This is where probability can help. Since the progression is for the even chances, what number of bets on a street will result in probability of 0.5 that you get at least one win? Using the binomial distribution, the answer is 8. So betting on a street, if you increase your stake by 1 after 8 lost bets, you are far less likely to hit a run from hell, because your staking plan is more appropriate for the bet.

I'm not saying this is necessarily what you should do, that's up to your individual risk preferences, and maybe other factors. What I'm saying is that using probabilities gives you more options and enables you to take calculated risks, otherwise you're just gambling.

Quote
Incidentally, did you have a look at UK 21’s site and if you did what was your impression ?

No I haven't looked at it. Do you have a link?
« Last Edit: July 11, 2016, 07:36:19 AM by Bayes »

#### Reyth

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##### Re: average ec's
« Reply #7 on: July 11, 2016, 11:12:10 AM »
Well, if there is a real wheel, it will spin while a person is gone and if it is a high quality RNG wheel, the criteria used (weather white noise etc) will fluctuate.

My theory would be that if a person's downswing is rare enough, leaving the table would allow it to "pass" in favor of the common swings.

Obviously a person can re-enter the rare bad swing again when they return and do so successively but the chances are reduced because the rare bad swing is rare.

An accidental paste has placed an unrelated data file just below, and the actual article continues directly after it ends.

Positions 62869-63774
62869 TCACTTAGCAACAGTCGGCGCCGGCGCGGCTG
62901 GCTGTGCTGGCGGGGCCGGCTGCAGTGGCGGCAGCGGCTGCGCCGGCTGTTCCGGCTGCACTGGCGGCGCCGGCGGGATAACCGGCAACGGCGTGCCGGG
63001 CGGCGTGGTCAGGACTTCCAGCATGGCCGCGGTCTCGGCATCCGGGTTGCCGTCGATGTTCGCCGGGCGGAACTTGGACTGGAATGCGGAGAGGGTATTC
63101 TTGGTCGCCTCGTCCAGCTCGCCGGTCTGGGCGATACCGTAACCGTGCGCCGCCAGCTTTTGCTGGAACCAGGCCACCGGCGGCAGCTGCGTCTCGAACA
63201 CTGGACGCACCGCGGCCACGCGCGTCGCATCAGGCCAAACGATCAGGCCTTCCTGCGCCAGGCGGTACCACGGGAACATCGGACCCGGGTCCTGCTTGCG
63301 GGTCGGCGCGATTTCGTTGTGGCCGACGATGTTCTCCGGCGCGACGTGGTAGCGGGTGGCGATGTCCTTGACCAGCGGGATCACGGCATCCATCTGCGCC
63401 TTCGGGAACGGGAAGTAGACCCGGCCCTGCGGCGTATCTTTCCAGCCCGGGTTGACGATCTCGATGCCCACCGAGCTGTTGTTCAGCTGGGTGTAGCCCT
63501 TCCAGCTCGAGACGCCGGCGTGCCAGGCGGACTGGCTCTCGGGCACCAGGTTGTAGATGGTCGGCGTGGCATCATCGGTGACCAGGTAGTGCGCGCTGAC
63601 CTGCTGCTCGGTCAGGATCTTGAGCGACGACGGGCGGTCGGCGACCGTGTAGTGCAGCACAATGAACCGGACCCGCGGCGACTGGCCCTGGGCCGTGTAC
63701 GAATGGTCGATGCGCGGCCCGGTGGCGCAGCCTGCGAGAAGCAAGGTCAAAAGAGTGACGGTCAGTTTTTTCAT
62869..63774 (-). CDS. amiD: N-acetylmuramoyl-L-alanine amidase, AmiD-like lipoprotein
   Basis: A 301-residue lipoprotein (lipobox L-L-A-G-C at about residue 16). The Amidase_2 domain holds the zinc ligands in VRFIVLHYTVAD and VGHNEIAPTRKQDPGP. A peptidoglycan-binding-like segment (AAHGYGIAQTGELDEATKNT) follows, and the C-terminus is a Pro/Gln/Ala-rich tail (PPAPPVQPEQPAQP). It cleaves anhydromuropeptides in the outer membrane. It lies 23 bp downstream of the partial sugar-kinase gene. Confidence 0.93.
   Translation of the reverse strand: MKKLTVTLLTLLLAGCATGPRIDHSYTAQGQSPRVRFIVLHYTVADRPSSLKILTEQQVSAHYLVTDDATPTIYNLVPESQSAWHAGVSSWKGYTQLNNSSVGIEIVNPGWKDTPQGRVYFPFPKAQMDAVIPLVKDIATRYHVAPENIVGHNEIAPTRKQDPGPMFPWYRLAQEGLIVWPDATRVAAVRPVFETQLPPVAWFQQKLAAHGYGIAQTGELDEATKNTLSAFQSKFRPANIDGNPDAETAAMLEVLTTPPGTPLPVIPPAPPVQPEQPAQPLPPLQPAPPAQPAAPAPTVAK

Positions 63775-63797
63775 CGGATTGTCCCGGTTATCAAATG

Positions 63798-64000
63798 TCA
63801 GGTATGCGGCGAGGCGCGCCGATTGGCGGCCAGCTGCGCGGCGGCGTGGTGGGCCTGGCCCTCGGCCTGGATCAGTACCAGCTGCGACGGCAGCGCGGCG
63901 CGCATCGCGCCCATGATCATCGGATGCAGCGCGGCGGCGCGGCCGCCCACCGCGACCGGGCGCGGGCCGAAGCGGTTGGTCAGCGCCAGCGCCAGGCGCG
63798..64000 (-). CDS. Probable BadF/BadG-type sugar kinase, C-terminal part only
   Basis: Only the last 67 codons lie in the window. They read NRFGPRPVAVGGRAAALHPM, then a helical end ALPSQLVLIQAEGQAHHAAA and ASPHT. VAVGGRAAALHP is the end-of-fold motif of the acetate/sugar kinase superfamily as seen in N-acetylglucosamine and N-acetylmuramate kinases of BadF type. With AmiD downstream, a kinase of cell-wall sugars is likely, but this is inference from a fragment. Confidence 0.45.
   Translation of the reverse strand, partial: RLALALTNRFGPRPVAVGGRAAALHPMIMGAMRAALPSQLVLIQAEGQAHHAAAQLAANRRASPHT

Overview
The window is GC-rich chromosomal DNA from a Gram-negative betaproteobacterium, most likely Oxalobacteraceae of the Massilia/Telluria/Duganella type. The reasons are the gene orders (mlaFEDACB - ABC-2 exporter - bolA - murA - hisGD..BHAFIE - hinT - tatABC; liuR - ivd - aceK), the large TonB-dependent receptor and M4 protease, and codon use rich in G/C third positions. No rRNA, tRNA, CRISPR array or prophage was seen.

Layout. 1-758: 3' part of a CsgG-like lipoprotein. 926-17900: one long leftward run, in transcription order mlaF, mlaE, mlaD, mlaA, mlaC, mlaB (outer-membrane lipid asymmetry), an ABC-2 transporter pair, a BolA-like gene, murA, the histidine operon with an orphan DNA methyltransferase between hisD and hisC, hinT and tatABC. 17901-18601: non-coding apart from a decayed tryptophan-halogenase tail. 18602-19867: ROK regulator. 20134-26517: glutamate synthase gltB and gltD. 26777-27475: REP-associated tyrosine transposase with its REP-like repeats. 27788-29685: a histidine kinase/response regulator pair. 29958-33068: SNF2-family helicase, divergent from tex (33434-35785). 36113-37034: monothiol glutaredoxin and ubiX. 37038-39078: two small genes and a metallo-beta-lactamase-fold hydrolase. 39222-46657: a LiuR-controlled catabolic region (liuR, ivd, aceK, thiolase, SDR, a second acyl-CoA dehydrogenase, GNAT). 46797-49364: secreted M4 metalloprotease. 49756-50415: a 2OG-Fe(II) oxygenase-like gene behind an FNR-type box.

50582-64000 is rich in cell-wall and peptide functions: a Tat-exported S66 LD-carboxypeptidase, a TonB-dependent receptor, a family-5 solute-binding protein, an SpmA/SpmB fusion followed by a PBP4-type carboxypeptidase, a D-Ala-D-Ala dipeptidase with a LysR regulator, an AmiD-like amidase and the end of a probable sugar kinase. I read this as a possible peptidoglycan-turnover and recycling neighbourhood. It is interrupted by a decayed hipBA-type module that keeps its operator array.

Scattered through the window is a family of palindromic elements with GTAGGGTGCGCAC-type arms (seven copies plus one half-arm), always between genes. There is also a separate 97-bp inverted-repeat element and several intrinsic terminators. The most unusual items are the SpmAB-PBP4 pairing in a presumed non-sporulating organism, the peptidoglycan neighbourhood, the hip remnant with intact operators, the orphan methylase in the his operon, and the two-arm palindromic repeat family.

« Last Edit: July 11, 2016, 11:37:32 AM by Reyth »

#### Dane

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##### Re: average ec's
« Reply #8 on: July 11, 2016, 01:54:11 PM »
"It don´t mean a thing if it aint got that swing".
Many years ago I read German roulette books. "FIKTIVSPIEL" was mentioned. One fascinating idea:
Play only in theory in order to avoid downswing in real play. And when you believe that the times they are a-changin´, start betting for real. Maybe just another version of GAMBLERS FALLACY?

Another  "ROULETTE-GESETZ" ("Roulette Law"): "DAS GESETZ DER UNENDLICHKEIT DER PERMANENZ". It is about INFINITY IN TIME AND SPACE! If the spins are truly random, you should not be linked to the very NEXT spin! We should feel free to take a break, leave the table, to continue the experiment another day, another year - and change roulette tables as we like. According to this socalled law we are allowed to  study only spin No. 1, 3, 5, 7, 9, to read the lists backwards or
manipulate the "HISTORY" of spins in more random ways. Basicly it should not differ from the "true"
order". Such a transcendence of TIME and SPACE might make us dizzy, trappet in TIME and SPACE.
Each and every spin might be independent of all other spins in the Whole Wide Universe, but we are not as independent.
« Last Edit: July 11, 2016, 01:55:50 PM by Dane »

#### scepticus

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##### Re: average ec's
« Reply #9 on: July 11, 2016, 01:57:40 PM »
Bayes
I didn't say that probabilities only apply to long runs. On the contrary , I am saying that long run trials don't provide any better evidence than short run trials .Whichever method you prefer you still have to make a judgement .Yes, long run simulations are used in medicinal trials etc. but they don't have the same possibilities as roulette -37x37x37 etc. give mind boggling possibilities .